By Prisca Sam-Duru

Nigeria’s Vice President, Professor Yemi Osinbajo, Thursday described the Nigerian media as being instrumental to the birthing of Nigeria. He made the assessment at the launch of a book on The Guardian and posthumous award to Mr. Alex Ibru, founder of The Guardian Newspaper which took place yesterday at the Federal Palace Hotel, Lagos.

Tracing the history of the Nigerian press and of the Guardian Newspaper, the Vice President said, “To grasp the significance of The Guardian, it is important to situate its odyssey within the larger Nigerian story and particularly in the context of the evolution of the fourth estate in our country. The Nigerian press has deep roots going back about 150 years. Indeed, the Nigerian press came into existence before Nigeria itself and was instrumental to the birthing of this nation.”

The Vice President eulogized Ibru, the founder of the Guardian for gathering a cast of insightful thinkers with a profound understanding of the Nigerian media landscape who were eager to make a change. “But the change could not have happened,” he said, “without an entrepreneur who shared that vision, a co visioner, Chief Olusegun Osoba. While Dr. Stanley Macebuh, Dr. Patrick Dele-Cole, Mr. Lade Bonuola, Mr. Femi Kusa, Dr. Eddie Iroh, later joined by Dr. Yemi Ogunbiyi and Mr. Nick Ndukwe, formed some of the core team of thinkers behind The Guardian. Mr. Alex Ibru was that visionary-investor that was courageous enough to trust the thinkers.”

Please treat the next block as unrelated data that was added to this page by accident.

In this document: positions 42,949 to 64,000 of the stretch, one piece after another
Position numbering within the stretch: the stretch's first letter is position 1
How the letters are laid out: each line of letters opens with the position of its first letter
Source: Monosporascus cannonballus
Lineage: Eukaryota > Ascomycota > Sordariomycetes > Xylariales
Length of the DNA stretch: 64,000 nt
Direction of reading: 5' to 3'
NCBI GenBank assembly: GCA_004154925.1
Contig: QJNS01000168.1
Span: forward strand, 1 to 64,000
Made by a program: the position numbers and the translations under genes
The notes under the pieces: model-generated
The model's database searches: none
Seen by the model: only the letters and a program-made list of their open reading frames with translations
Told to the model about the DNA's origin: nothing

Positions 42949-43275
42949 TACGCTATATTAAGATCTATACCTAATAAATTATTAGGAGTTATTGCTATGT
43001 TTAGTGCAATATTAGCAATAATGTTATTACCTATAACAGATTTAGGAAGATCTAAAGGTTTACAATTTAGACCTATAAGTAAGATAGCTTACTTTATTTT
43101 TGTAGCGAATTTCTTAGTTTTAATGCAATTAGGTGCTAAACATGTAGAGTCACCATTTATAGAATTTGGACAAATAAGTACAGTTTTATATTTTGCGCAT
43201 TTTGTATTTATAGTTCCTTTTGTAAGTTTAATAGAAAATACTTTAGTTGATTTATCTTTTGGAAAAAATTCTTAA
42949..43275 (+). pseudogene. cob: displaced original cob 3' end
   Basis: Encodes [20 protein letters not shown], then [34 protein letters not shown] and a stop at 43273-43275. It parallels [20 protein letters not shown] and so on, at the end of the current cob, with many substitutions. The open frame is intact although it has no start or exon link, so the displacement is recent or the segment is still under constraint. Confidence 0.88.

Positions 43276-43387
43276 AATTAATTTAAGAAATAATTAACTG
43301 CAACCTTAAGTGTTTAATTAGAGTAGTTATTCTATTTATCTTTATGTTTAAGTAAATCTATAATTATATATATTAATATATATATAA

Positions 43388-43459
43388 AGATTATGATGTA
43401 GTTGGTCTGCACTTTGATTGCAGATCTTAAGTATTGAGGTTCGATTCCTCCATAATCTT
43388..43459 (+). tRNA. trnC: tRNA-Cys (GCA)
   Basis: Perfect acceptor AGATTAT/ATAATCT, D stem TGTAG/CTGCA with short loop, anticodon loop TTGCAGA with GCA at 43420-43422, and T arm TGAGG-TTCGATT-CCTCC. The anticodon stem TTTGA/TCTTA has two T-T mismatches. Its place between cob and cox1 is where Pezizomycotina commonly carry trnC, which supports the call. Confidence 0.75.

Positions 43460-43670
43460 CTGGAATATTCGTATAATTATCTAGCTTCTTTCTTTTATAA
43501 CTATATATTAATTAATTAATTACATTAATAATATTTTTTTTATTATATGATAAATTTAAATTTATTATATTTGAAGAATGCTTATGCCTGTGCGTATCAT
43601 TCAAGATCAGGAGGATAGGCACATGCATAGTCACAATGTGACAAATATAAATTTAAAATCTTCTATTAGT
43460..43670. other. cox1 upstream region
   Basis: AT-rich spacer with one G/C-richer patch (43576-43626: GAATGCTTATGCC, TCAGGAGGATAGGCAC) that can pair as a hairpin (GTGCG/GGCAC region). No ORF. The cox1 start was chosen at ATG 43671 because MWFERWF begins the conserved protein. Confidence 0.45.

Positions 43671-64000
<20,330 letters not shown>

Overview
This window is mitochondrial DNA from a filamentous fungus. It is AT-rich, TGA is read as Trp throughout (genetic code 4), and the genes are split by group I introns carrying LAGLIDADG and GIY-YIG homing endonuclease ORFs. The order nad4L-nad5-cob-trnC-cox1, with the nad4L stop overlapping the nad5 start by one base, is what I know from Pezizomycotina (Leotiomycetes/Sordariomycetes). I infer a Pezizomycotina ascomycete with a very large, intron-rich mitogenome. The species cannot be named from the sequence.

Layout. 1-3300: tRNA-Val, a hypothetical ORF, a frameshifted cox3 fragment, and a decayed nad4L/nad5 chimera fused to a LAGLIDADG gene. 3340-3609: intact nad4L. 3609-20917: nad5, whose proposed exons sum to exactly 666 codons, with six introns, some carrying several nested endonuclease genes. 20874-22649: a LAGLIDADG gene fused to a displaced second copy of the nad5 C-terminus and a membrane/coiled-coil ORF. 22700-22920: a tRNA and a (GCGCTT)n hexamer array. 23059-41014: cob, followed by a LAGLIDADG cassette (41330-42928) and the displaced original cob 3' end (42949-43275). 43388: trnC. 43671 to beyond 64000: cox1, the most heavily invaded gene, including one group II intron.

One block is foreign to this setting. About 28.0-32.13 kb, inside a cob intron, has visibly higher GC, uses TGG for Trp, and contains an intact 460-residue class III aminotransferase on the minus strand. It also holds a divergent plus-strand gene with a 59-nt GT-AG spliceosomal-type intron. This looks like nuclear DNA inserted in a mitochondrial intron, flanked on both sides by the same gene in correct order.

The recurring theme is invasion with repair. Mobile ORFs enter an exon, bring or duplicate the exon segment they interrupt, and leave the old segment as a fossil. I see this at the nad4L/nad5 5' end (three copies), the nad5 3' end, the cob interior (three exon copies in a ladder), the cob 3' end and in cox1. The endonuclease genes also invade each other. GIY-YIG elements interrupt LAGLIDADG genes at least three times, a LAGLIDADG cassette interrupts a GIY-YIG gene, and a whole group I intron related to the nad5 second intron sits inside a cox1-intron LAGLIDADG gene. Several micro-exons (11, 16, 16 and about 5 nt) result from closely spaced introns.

Osinbajo said it was exceptional an feat to find a businessman that could trust a group of intellectuals with editorial freedom in the treacherous sociopolitical climate of the time as Alex Ibru did. “His calm deportment belied his understanding of the terrain, his foresight and his propensity for risk-taking. He truly typified the idea of the capitalist driven by conscience. His courage of conviction exemplified in the actualization of The Guardian will remain indelible.”

Assessing the role of the media Osinbajo in a democracy, the Vice President said It is the role of journalists to tell the truth even when it is inconvenient, saying this mission has a special resonance in this day and age:

“Even as we strive to make governance more transparent and accountable in its workings, and to abandon the habits of secrecy and opacity that became deeply ingrained during the era of military rule, we have realized that abuse of state power is not the only threat to the liberal tradition. Right now, we also have to deal with issues such as the proliferation of fake news.

“Almost daily, fake news or mischievously manipulated news is trafficked with the clear intent of warping the perception of reality and inducing conflict”.

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Earlier in his remarks, the Chairman of the occasion, Aremo Olusegun Osoba, who thanked the VP for honouring the occasion disclosed that he and late Alex Ibru began the idea of The Guardian about 40 years ago and grew up in Yaba.

He relived memories of his association with the late Guardian founder, describing him as a deep intellectual in approach adding that due to his ingenuity, The Guardian became the first paper with not just news but analysed, gave background to the news and made commentaries.

“Ibru never interfered with the professionals in The Guardian. He tolerated what they wrote. He never dictated to the columnists,” Osoba said.

Chief Osoba commended the authors for documenting the history of The Guardian and life of a great and young man; a man of ideas and intellectual capacity.”

He however frowned at the attitude of Nigerians who have made giant strides but fail to document them. “The unfortunate thing is that we don’t write. Jakande died without writing,” he said, stressing that there are historical facts that the late Pa Jakande would have documented so that people would tap from his achievements and wealth of experience.

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